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In a perfect world, most of us would still today have no idea what or where Anderson Springs is.

Off-the-radar remoteness and quietude are primary charms of the wooded, mountainside enclave between Middletown and Cobb that was born in 1873 as a hot springs resort. Ask full-time or second-home residents what else they’ve loved about Anderson Springs, and they’ll speak of the neighbors who’d do anything for you, the hilarious bocce games, the potluck suppers, the conspicuously clean air and water, long summer days in the communal swimming hole, outdoor movie nights and myriad other benefits of a tight, true, old-fashioned country community.

“It was a miracle of a place,” resident Angelo Parisi said. “An old-school kind of place.”

He and some of his neighbors describe Anderson Springs as a jewel that time passed by.

If only the Valley fire had, too. Media watchers around the world know that two residents of the historic little settlement off Highway 175, about 5 miles northwest of Middletown, perished when the firestorm roared through on Sept. 12 as though spewed by a blowtorch of the gods.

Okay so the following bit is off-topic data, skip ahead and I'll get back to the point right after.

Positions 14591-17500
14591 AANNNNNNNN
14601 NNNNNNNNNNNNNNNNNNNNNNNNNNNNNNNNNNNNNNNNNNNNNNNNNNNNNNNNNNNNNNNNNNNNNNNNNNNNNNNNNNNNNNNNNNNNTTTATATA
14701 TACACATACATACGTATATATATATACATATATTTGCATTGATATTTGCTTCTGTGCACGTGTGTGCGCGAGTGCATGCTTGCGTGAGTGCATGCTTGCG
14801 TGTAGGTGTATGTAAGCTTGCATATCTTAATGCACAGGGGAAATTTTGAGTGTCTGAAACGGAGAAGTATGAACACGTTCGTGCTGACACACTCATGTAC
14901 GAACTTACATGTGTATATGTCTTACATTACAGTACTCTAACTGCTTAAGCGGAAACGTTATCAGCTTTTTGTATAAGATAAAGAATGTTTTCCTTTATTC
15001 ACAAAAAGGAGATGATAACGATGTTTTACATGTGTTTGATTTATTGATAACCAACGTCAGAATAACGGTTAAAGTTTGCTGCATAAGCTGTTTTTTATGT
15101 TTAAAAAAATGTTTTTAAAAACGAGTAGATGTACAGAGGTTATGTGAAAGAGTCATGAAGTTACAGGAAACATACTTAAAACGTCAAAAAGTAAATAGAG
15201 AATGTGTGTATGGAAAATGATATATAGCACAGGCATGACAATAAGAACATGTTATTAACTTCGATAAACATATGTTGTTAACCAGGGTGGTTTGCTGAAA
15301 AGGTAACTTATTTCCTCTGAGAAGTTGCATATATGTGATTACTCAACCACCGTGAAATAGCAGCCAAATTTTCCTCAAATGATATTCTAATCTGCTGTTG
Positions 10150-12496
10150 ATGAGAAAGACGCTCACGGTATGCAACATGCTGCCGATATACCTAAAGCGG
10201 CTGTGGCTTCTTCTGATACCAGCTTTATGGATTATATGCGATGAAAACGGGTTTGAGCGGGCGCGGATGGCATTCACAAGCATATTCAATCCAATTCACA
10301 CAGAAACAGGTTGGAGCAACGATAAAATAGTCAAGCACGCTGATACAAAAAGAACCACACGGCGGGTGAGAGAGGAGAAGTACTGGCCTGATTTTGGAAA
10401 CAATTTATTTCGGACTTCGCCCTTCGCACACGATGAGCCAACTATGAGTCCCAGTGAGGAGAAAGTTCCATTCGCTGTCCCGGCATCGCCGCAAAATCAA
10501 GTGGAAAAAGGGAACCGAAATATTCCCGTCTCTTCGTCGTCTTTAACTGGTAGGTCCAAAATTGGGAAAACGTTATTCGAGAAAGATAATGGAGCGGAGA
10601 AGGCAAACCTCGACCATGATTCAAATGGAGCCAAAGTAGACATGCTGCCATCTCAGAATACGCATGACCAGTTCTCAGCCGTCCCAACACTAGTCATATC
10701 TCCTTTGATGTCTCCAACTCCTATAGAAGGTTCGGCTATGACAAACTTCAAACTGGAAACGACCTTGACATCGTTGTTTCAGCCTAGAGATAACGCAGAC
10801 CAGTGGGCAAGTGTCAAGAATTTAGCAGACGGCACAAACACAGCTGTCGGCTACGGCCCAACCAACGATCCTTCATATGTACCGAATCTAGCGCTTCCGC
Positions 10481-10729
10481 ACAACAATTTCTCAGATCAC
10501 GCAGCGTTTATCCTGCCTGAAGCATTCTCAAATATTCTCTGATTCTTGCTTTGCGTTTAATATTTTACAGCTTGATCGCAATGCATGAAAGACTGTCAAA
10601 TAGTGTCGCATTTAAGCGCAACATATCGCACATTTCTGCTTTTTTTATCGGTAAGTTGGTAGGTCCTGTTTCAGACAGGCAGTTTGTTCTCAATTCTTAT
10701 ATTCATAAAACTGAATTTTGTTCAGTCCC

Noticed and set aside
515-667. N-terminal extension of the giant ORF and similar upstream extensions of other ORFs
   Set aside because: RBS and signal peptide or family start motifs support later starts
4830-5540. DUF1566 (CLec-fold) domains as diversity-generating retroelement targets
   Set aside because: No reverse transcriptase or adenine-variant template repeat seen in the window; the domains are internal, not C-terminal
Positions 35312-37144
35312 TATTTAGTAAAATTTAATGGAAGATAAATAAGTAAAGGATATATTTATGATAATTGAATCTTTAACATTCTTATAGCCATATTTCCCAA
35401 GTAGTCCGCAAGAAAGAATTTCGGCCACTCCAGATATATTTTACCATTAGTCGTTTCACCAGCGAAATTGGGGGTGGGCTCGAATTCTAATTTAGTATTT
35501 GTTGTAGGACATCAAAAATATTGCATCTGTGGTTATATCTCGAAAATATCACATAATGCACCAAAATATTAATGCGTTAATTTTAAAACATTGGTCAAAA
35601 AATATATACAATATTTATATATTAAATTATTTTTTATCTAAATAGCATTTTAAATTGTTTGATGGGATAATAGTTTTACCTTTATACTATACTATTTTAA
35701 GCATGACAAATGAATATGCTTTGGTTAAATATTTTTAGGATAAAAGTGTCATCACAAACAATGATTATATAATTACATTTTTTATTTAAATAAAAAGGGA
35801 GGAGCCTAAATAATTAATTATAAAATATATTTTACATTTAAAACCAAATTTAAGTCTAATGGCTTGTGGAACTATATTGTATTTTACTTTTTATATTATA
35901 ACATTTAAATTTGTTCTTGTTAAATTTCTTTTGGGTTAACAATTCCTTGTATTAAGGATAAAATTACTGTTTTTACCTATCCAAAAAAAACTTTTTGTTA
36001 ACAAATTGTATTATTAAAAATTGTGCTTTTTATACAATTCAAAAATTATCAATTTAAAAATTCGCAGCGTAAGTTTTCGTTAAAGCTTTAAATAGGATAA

The inferno came close to obliterating Anderson Springs. Only a few of the approximately 200 homes and cabins remain. The recreation center, pavilion and snack shack that are treasured remnants of the 19th-century resort founded by Dr. Aleck Anderson of Vallejo likely would have burned but for the valor of resident Steve Shurelian, who fought off flames with a pair of garden hoses.

“That guy kept Anderson Springs’ heart beating,” said Parisi, who so adored this place that he commuted daily to his job as a postal carrier in Kenwood.